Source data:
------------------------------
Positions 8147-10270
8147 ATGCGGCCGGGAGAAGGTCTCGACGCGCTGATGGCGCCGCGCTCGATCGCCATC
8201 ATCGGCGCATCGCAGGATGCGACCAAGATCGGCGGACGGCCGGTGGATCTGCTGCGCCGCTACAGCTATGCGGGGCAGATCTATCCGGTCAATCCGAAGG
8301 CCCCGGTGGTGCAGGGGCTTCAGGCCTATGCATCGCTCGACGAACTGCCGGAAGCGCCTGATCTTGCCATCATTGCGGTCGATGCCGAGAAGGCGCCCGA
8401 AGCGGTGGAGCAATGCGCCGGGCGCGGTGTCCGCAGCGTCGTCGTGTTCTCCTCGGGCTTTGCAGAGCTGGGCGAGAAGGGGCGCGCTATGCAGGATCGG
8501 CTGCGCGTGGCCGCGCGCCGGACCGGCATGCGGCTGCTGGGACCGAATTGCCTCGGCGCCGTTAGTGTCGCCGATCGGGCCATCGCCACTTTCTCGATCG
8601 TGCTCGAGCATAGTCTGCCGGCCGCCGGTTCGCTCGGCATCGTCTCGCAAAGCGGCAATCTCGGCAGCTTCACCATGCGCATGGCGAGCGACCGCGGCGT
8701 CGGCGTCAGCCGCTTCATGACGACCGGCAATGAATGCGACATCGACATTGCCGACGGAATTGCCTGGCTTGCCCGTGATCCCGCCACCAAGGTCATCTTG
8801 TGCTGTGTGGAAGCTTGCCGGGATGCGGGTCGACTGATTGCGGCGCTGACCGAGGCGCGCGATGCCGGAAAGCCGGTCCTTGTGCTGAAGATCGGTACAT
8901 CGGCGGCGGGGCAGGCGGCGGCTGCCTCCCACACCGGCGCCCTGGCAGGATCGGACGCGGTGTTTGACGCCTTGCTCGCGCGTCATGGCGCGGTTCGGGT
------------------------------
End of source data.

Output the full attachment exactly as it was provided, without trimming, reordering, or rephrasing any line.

Positions 8147-10270
8147 ATGCGGCCGGGAGAAGGTCTCGACGCGCTGATGGCGCCGCGCTCGATCGCCATC
8201 ATCGGCGCATCGCAGGATGCGACCAAGATCGGCGGACGGCCGGTGGATCTGCTGCGCCGCTACAGCTATGCGGGGCAGATCTATCCGGTCAATCCGAAGG
8301 CCCCGGTGGTGCAGGGGCTTCAGGCCTATGCATCGCTCGACGAACTGCCGGAAGCGCCTGATCTTGCCATCATTGCGGTCGATGCCGAGAAGGCGCCCGA
8401 AGCGGTGGAGCAATGCGCCGGGCGCGGTGTCCGCAGCGTCGTCGTGTTCTCCTCGGGCTTTGCAGAGCTGGGCGAGAAGGGGCGCGCTATGCAGGATCGG
8501 CTGCGCGTGGCCGCGCGCCGGACCGGCATGCGGCTGCTGGGACCGAATTGCCTCGGCGCCGTTAGTGTCGCCGATCGGGCCATCGCCACTTTCTCGATCG
8601 TGCTCGAGCATAGTCTGCCGGCCGCCGGTTCGCTCGGCATCGTCTCGCAAAGCGGCAATCTCGGCAGCTTCACCATGCGCATGGCGAGCGACCGCGGCGT
8701 CGGCGTCAGCCGCTTCATGACGACCGGCAATGAATGCGACATCGACATTGCCGACGGAATTGCCTGGCTTGCCCGTGATCCCGCCACCAAGGTCATCTTG
8801 TGCTGTGTGGAAGCTTGCCGGGATGCGGGTCGACTGATTGCGGCGCTGACCGAGGCGCGCGATGCCGGAAAGCCGGTCCTTGTGCTGAAGATCGGTACAT
8901 CGGCGGCGGGGCAGGCGGCGGCTGCCTCCCACACCGGCGCCCTGGCAGGATCGGACGCGGTGTTTGACGCCTTGCTCGCGCGTCATGGCGCGGTTCGGGT